accounts show that even middle class persons facing stringency due to famine
participated in the lowly construction-work and availed benefits from the food for
work programme.
Although, in medieval India, begging hardly existed as a significant social problem, there
would be persons, perhaps victims of calamities or circumstance, needing succour or
relief. Firoz Tughlak is reported to have allotted 1, 00,000 maunds (about 40,000
quintals) of wheat and rice for this purpose. Similarly, at one point of time, Sher Shah
Suri organised free kitchens at various drought-stricken places in his empire, and spent
500 Asharfis (gold coin usually weighing about 10 grams each) on them daily.
Islamic institutions and social work practice
Over the years, several Islamic institutions have come up and contributed to the social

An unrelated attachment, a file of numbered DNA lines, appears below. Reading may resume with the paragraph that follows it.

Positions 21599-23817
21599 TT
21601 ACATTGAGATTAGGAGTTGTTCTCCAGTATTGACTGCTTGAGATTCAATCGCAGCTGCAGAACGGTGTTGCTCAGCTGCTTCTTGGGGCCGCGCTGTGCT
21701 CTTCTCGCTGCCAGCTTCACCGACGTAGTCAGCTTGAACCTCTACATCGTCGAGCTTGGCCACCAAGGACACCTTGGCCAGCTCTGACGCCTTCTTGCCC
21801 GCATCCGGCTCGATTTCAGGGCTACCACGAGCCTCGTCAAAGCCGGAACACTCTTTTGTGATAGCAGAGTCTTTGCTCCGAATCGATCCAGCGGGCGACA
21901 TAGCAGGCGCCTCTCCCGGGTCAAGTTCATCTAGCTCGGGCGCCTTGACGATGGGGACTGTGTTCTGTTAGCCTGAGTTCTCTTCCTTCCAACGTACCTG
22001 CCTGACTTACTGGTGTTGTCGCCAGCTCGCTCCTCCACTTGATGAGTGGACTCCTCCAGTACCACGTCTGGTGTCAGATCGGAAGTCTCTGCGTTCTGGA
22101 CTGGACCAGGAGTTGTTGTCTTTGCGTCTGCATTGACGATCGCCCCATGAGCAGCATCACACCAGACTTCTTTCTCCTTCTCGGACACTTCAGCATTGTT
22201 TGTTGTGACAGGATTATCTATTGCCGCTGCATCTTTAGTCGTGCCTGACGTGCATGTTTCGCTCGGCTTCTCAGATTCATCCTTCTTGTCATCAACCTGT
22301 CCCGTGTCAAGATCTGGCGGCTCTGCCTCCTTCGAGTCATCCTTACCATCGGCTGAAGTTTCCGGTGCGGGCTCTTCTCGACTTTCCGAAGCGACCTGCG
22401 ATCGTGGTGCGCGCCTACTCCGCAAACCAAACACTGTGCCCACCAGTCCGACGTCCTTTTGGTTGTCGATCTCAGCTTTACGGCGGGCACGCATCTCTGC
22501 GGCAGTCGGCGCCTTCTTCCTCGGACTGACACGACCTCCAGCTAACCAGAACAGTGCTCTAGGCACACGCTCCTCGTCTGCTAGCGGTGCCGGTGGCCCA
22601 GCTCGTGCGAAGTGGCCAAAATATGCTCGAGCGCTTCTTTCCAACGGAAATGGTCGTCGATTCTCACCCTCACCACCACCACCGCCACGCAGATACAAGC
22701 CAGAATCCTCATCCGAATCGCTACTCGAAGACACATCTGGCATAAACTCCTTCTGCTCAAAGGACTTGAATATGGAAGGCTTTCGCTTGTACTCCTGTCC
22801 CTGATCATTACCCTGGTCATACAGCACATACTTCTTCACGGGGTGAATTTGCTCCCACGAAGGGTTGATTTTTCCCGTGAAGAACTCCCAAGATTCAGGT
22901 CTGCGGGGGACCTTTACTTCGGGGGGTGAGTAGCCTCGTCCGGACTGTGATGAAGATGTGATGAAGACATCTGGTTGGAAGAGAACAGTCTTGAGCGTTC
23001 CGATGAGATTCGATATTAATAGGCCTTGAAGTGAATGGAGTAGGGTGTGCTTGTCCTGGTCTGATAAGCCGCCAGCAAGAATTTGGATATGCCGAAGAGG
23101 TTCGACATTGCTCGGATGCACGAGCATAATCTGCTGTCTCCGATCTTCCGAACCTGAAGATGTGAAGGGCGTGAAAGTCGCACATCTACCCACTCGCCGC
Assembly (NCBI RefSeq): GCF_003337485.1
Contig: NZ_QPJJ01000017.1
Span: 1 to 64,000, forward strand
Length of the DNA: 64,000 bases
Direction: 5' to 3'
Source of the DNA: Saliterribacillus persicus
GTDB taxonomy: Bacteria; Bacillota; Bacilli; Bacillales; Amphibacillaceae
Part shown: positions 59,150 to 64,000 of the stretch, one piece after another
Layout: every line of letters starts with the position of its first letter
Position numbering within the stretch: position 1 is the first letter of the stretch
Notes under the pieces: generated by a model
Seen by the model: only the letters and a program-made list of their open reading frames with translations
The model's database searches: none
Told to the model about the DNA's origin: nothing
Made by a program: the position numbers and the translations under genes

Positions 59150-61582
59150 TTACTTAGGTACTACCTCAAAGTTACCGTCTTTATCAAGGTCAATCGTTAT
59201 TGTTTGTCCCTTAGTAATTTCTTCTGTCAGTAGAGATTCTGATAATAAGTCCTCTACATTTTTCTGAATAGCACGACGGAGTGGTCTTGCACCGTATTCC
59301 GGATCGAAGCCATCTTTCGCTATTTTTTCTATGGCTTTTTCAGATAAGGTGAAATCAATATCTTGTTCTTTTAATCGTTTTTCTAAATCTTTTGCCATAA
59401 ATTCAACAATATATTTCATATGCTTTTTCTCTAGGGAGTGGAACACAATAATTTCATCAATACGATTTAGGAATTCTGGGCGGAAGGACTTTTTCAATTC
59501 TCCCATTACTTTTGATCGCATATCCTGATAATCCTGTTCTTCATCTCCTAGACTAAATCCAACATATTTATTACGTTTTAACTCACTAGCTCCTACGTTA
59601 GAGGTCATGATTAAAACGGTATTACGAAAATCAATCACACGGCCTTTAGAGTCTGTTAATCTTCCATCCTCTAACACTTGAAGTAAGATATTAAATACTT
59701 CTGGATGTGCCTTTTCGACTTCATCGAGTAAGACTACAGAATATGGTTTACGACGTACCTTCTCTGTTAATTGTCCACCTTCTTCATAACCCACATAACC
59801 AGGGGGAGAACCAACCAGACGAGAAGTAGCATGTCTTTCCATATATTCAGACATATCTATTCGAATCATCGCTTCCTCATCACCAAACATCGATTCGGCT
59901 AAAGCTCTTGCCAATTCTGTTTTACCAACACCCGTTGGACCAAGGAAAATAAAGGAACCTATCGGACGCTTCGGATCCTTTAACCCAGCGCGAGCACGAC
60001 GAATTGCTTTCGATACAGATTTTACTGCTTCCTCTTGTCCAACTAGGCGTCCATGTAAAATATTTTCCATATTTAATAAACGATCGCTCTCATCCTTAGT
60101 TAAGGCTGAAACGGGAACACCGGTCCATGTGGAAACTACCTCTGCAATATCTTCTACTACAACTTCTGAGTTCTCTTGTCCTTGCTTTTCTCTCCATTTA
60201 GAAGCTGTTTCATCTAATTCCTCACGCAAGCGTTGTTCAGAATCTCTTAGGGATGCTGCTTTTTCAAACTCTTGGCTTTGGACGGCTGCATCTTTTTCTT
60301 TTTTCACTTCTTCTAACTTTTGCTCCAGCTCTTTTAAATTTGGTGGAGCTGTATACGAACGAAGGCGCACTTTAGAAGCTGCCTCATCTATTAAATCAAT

work practice which may be briefly described.

Health Services
As mentioned earlier, Unani system of medicine has been vastly popular among
Muslims. They also have had, among them, several famous hakims who, from time to
time, set up matabs or clinics. Usually located in cities and towns, these matabs would
cater to the health needs of the people in the area. Further, these would render services to
the low-income persons free of charge. A few among these matabs also paid attention to
institutionalize their system and managed to create a niche for themselves. The example
that could be readily cited is of the Hamdard (Wakf) Laboratories, Delhi, which is
regarded as the largest producer of unani medicine in the world. Apart from this, there are
tibia (unani medical) colleges which offer educational programmes leading to a graduate
degree in unani medicine and surgery (e.g. Tibbia College, a constituent college of
Aligarh Muslim University, Aligarh). These colleges provide consultation as hospital